Yeah, I Talk to My Car...So What?.Creative Technique

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Yeah, I Talk to My Car...So What?.Creative Technique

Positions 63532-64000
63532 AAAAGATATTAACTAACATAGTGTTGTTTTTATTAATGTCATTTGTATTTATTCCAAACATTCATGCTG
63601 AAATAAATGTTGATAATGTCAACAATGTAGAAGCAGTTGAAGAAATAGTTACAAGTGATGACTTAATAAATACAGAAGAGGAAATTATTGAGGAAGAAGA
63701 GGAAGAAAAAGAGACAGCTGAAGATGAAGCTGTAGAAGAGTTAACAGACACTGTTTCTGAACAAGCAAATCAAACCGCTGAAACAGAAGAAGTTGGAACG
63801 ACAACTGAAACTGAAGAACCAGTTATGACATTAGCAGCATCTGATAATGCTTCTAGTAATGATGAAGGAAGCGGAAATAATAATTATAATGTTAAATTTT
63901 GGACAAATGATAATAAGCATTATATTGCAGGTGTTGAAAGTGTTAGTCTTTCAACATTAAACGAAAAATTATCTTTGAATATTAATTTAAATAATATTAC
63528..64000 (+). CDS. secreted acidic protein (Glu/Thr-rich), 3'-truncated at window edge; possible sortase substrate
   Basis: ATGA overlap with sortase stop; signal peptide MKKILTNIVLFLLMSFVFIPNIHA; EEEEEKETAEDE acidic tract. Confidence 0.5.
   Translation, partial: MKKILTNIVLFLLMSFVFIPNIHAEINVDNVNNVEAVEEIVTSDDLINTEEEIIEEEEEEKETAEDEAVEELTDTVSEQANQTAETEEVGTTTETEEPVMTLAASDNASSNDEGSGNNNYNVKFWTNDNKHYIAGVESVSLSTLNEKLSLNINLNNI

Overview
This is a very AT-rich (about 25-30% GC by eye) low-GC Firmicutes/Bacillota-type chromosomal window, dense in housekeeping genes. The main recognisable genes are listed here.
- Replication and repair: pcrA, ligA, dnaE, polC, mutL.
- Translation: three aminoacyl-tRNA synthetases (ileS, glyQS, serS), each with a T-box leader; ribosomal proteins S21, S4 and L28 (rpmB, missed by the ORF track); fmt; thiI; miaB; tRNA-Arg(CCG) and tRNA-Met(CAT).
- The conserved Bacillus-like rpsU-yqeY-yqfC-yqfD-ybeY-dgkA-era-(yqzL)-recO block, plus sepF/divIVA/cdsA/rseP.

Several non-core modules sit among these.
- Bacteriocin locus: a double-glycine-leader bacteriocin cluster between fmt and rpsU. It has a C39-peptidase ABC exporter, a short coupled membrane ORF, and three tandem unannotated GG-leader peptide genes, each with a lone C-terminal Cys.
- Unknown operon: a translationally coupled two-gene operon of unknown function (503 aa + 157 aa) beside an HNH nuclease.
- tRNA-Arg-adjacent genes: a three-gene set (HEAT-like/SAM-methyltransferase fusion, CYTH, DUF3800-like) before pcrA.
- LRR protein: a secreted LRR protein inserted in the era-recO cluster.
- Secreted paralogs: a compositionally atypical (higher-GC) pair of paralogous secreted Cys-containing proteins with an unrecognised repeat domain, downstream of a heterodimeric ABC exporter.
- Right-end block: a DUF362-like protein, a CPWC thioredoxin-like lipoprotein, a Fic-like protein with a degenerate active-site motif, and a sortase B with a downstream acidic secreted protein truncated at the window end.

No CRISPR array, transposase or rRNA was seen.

ICDC2012 1 The 2nd International Conference on Design Creativity (ICDC2012) Glasgow, UK, 18th-20th September 2012 YEAH, I TALK TO MY CAR...SO WHAT? DIFFERENT ROLES AND LEVELS OF CLOSENESS IN PERSON-OBJECT RELATIONSHIPS. Abstract:  Often people refer to objects in similar terms as an interaction with people. We give names to some objects and sometimes we even talk to them. We also expect similar  behavior from products as we expect from people with an "equivalent" degree of relationship. We expect fidelity and support th at “don’t let us down.” This similarity between the way that we interact with people and objects suggests the possibility of raising a framework, outlined in this paper, that allows the development of simple and understandable language for the different stakeholders in the process of product creation, design and development. The application of this to the relationship that we have with the products allows us to classify them, in order to reach a proper understanding of what people expect from them, and determine the types of relationships that they can generate with users. Keywords:   person-product relationships, product anthropomorphization, product emotions and feelings, product attachment, product design, emotional design 1. Introduction. 7.00 am. John wakes to the sound of the music on his radio alarm clock and gets out of bed. In the kitchen, checks the time on his watch, runs the coffee and puts two slices of bread in the toaster. Then he goes to the bathroom and gets into the shower. When he returns to the kitchen, coffee and toasts are ready. He carries his breakfast at the table, and remembers that this piece of furniture has been in his house long before he can remember. At that very own table he celebrated birthdays, Christmas  parties, meetings with relatives and friends. Now the wood has darkened but the table remains strong. On the way down the step road that leads to the city, close to the top of the hill, his car comes to a  griping stop making strange noises. Then John says: "Go, go, you can do it!" The car manages to reach to the top and the engine returns to its normal sound. John smiles and says "I knew you wouldn’t let me down!”. This is the car where he received his first driving lessons, they crossed the country together, it has served as tr  ansportation and shelter and through the years it became John’s limousine and truck. On its way to work, John stops at the ATM he always uses since it is placed on its way and normally there are very few people using it. Then, at his desk, John turns on his computer, where he keeps his working documents, e-mails, etc. and although it belongs to the company, he has also copied some pictures of friends and family there. We live side by side with objects, we interact with them, we are part of a world of objects that bring  positive and negative emotions in us (Desmet, 2002; Norman, 2005). In many ways the objects are the ones that define who we are and who we want to be (Belk, 1988; Kleine & Menzel Baker, 2004) at the same time, we define them in human terms, giving them character, intentions and personalities (DiSalvo & Gemperle, 2003; Epley, Waytz, Akalis, & Cacioppo, 2008; Frayer, 2010; Govers & Mugge, 2004). Such longlife cohabitation causes not only a constant coexistence with objects, but a  2 ICDC2012 relation in terms that transcend the physical or utilitarian interaction, in other words, affective and emotional way. In the short story at the beginning of this work, we could notice the variety of relationships developed  by John with the objects with which he interacts. For example, there are products that are practically a  part of him (the watch), others only fulfill a practical function at home (the toaster), some have been  part of his life (the table), others are a true friend (the car) or are seen just like a colleague (the computer). John has a different relationship with each of these products. Feeling closer to some of them and more distant to others, thereby he has different expectations of what each object  should or can do for him . In other words, John expects his car to accomplish some implied duties that are shown in a friend to friend relationship, such as trust and loyalty (Annis, 1987; Aristotle, 2004). If the ATM does not work, John will look for another. If the toaster fails, he will replace it, but if the car comes to a griping stop, he will feel betrayed because John considers his vehicle as a friend. It is necessary to establish that these significant affective relationships with products are not  pathologies. These behaviors, when they are not extreme, tend to be a way to overcome lack of affection in relationships with people (Epley et al., 2008; Frayer, 2010; Guthrie, 1995) and a common resource in contemporary society (Epley, Monteleone, Gao, & Cacioppo, 2010; Wetmore, 1999). They may even contribute to consumer welfare, “especially when considered relative to less desirable alternative responses to loneliness, which include alcohol abuse, delinquency, and the side effects of antidepressant medications” (Lastovicka & Sirianni, 2011) .  In today's consumer culture it is common to try to meet social needs through the establishment of secure relationships, where the rejection ratio is less likely (Lastovicka & Sirianni, 2011; Shenk, Kuwahara, & Zablotsky, 2004). On the other hand, it is normal that individuals who reported not to be attached to material things also present a lack of enriching human relationships, while those who have strong ties with other people also have these  bonds with certain material objects (Csikszentmihalyi & Rochberg-Halton, 1981). Understanding the  phenomenon of relationships with objects is persistent in current society one must distinguish then abnormal situations, and use their scope for achieving greater well-being and development of nurturing relationships to users. The aim of this paper is to establish the type of relationships users have with the objects around them and how these relationships are remarkably similar to those developed among people. In addition, some of the main theories that explain both types of relationships and how they can be useful to the design practice by proposing a model based on the roles that the products meet in their relationship with people and the expectations that users generate based on these roles. 2. Interpersonal relationships. Many of the concepts associated with human-product relationships arise from other disciplines. The notion of  product attachment relates to the concept of attachment   proposed by Bowlby (1982) on mother-child relationship and how it determines subsequent forms of adult relationships. Bowlby's theory has been a key in the quest to explain the dynamics of relationships between people.  Nonetheless, nowadays there are other proposals: The so-called "social network theory" says that relations between people are not only about attachment. There are also symmetric and reciprocal relationships, and notices other significant relational figures in addition to mother figure (Takahashi, 2005). With a different approach, the exchange theory  applied to relationships (Homans, 1958; Simmel, 2002) states that, there is also a relational pursuit of profit and equity as in the exchange of consumer goods. Similarly, Kenrick, Neuberg, & Cialdini (2009) indicate that social behavior is driven by internal goals or motivations. Fiske & Haslam (1996) propose categories according to the role that could be played by people in social relationships, among these categories, the ranking of authority relationships  involve asymmetry, e.g. military relations. The relationships between  people and products are also asymmetric, inherently (Lastovicka & Sirianni, 2011; Shimp & Madden, 1988).  Love is one of the most studied issues in the context of interpersonal relations. But people may experience other feelings, like friendship or caring (Berscheid, 1994; Bowlby, 1982; Sternberg, 1987) and these feelings can vary throughout life (Fingerman & Lang, 2004; Levitt, 2000; Takahashi, 2005),  ICDC2012 3 as well as changing the role that people play in the lives of others. Friends often become romantic  partners, or colleagues become friends, also involving a change in mutual feelings.   There are several theories to explain the phenomenon of love and similar feelings, one of the most accepted and enduring is that posed by Sternberg (1987) called the   triangular love theory , with three main components,  intimacy ,  passion  and commitment  , which are symbolically placed on the vertices of an equilateral triangle and from the combination of these, arise seven varieties of feelings:  Affection , feeling of deep friendships, where there is a deep bond with the other, based on intimacy,  but no sexual passion and commitment to long term is not present.  Infatuation  is an intense love that may come and go quickly, composed only by passion.  Empty love,  is commitment without intimacy or  passion.  Romantic love  is composed by passion and intimacy, which create emotional and physical union respectively. Companionate love  often appears in marriages that have lost their passion, or among life partners with intimacy and commitment.  Fatuous love , where commitment is based solely on the passion that is generated by the desire to be together, there is no intimacy between the  parties. Finally, Consummate love , the most complete kind of love, where the three components are  balanced. 3. Relationships with products. 3.1. Product attachment.  Product attachment   can be defined as “the emotional bond that a consumer experiences with a  special and significant object”  (Govers & Mugge, 2004; Schifferstein, Mugge, & Hekkert, 2004). Mugge (2007) presents different conditions for attachment to occur. It notes that in the first place, a  product may become special for a person due to the role it plays in expressing its own identity. A  product can also be considered special because it represents affiliation with a group with common values and interests. The authoress points out the intrinsic qualities of product can encourage the attachment, this includes meanings related to the material properties of the object, as its style, design or exclusivity, but it can also be evaluated for its usefulness and functional attributes. Besides, the  products may have cultural, spiritual and religious significances. It concludes that a product can be considered as if it were a living creature with human qualities. In this role the product gets its meaning from the  personification (Review Mugge (2007) chapter two for more details). 3.2. It’s alive! Anthropomorphism and Design.   The notion of considering appreciated objects as living creatures is studied by several authors, including Jordan (2000) for whom the products should be "living objects"   with which people relate, and Battarbee & Mattelmäki (2004) that define these products as “ companions”,  perceived by people as owners of soul and character, often with a personal story of how they were acquired and how they have survived. For example, in the narrative at beginning this work, the protagonist speaks to his old car as if it were a person, makes a request to it and then thanks it. Although the term  personification  is valid, if we assign to objects intentions, a personality and a character, the term anthropomorphism  is more accurate. This name has been widely used from a  psychological perspective (Epley et al., 2008; Guthrie, 1995), it is also possible to find studies that use the prism of Design, Art and Marketing (DiSalvo & Gemperle, 2003; Frayer, 2010). Anthropomorphism is explained by several reasons, among them are the  lack of control by the person on objects , such as when in the short narration above John speaks to his car due to the threat it stops (Barrett & Hankes Johnson, 2003). Another common motivation is to  simplify complex technology  by giving its own will in order to enable communication with it in human terms (Wetmore, 1999). The  lack of social relationships can also be a motivator of anthropomorphism (Epley et al., 2008; Guthrie, 1995). In spite of the negative connotation that may be assumed to this motivation, there are  perspectives that suggest it may be a positive condition. In fact it was established that these types of relationships with pets reduces depression in the elderly (Garrity, Stallones, Marx, & Johnson, 1989) coincidentally, it has been reported that attachment to robotic pets, such as robotic AIBO dogs (Sony)  4 ICDC2012 also increases the welfare of the residents in a hospital or nursing (M. Banks, Willoughby, & Banks, 2008). Serpell (2007) claims that "the positive effects of social relationships can be applied to any relationship where the person believes to be loved, appreciated and that is part of a network of mutual obligations".  Some products like cars, musical instruments, weapons and robots will tend to stimulate anthropomorphize because the functions that cannot be carried out without "participation" of the  product. You cannot make music without an instrument, or driving without a vehicle, it is imperative that the product is fully involved in the activity making a team with the user (Wetmore, 1999). Aggarwal & McGill (2007) state that the efforts of the manufacturers can go further than suggesting that their products are human, they can also propose a specific type of person such as a chatty person, a friendly one, a romantic partner, etc., thus facilitating the development of feelings toward the  products, as if these were people. It is particularly important in the process of anthropomorphism, assigning a specific genre, as it conditions the type of relationship with the product that may be established later. The common practice of naming certain objects require immediate determination of gender and  personality (concept labored by Govers, 2004) of products. 3.3. Love between people and products. Although objects do not correspond to the love received in active, they users understand the feedback through superior performance and an attractive appearance. Even the concept of "physical intimacy" is present in person-object relations. This is the case of users who wash and wax their car with extreme frequency and dedication, or who perform mechanical maintenance to their own vehicles, rejecting the idea that other people have this contact with the product (Lastovicka & Sirianni, 2011). Whang et al. (2004) conducted a study on the sentiment that Harley-Davidson Bikers have for their machines, based on the classification of love proposed by Lee (1977). The outcomes disclosed are highly consistent with some forms of love found in interpersonal love relationships, and confirm that this relationship is truly a romantic relationship and show some differences on interpersonal relations: Bikers manifest possessive love style (  Mania ) and selfless love (  Agape ), which do not coexist in the love between people. Russo (2010) examines the love that people feel for shoes and cars through the application of theory and scales proposed by Sternberg (1988) and she describes the person- product love experiences as enduring and as changing over time. Also using Sternberg’s proposal, Lastovicka & Sirianni (2011) found the presence of several types of love triangular theory's own relationships of users with cars, bicycles, computers and firearms. The authors report in all categories of products the presence of romantic, fatuous and  companionate  love. According to Lastovicka & Sirianni while social deprivation based on couple relationships can be partially compensated on the development of romantic relationships with products, the gaps from other relationships may be partly offset by establishing relationships with other products, such as friendship or love based on fellowship, acknowledging the existence of a different strain in relations between people and objects. 4. The expectations of users and the roles of products. Starting from the basic structure common to several methods in industrial design, as profiled by Cross (1989), organized in phases, with one  product design  stage and later  product development   stages, and using analysis of users's needs and desires  for defining the attributes and characteristics  of the  products, we proposes a model that can be inserted into the first stage of these methods as a complement or starting point, and which specifically contribute in the definition of “ role of the  products ”   taking into the account the existence of a wide range of feelings and emotions, the diversity of relationships that may exist between people and between people and objects, and the different roles that, within these relationships, the products fulfill for persons. 4.1. “Roles of Product” Model (RPM).   The expectations that an individual deposits in their close friends and relatives arise mostly on the specific role they play in his life. If we add that to the notion established above that the person  –  object  ICDC2012 5 relations have in many ways similar dynamics than interpersonal relationships, one can suggest that having a greater understanding of the roles that the products play in the people's lives will also allow a  better definition of the expectations that individuals put into their products. Figura 1. “Roles of Product” Model (RPM)   For that purpose, the model starts from the determination of the feelings experienced by people in relation to the products, and using a simple analogy based on terms from interpersonal relationships (such as family, friend, pet, neighbor, etc.), it will configure one or more roles that the product will occupy in the life of the users. As stated, often the products fulfill different roles to different people. Therefore it is important to establish more of a role for some objects, according to the nature of the interaction with them, for example, a medical device like an EMR machine can be a kind of "co-worker" for the practitioner, but another user, as the patient on the stretcher will see it very differently. These defined roles will contribute directly to the definition of user expectations and indirectly to the process of conceptualizing and defining product requirements. Furthermore, the definition of specific roles for the products can contribute to the investigation of the nature of the interaction between user and  product, because depending on the degree of closeness with the product, this interaction may vary. Thus, in a product that probably plays a distant role an intimate interaction or likely to have  plenty of physical contact is not adequate, as it can with a product within a close relation, when this kind of contact can be even value. Using the defined categories of feelings we present (Table 1) some initial ideas for the roles that often play the products in the lives of people, the expectations they generate, and features examples of each. This table aims to allow an overview of the concepts proposed by the research and how they might work in a practical context, the examples are only representative and do not constitute severe restrictions. Also as noted, relationships can vary in time and be moderated by the shared experiences of the parties involved, i.e. direct interactions, and use practices, the habits that the products can generate or motivate. In the practice, the determination of one or more specific roles in product development to define a certain direction to follow in the rest of the process, supporting their conceptualization, suggesting appropriate characteristics or showing attributes that may be irrelevant.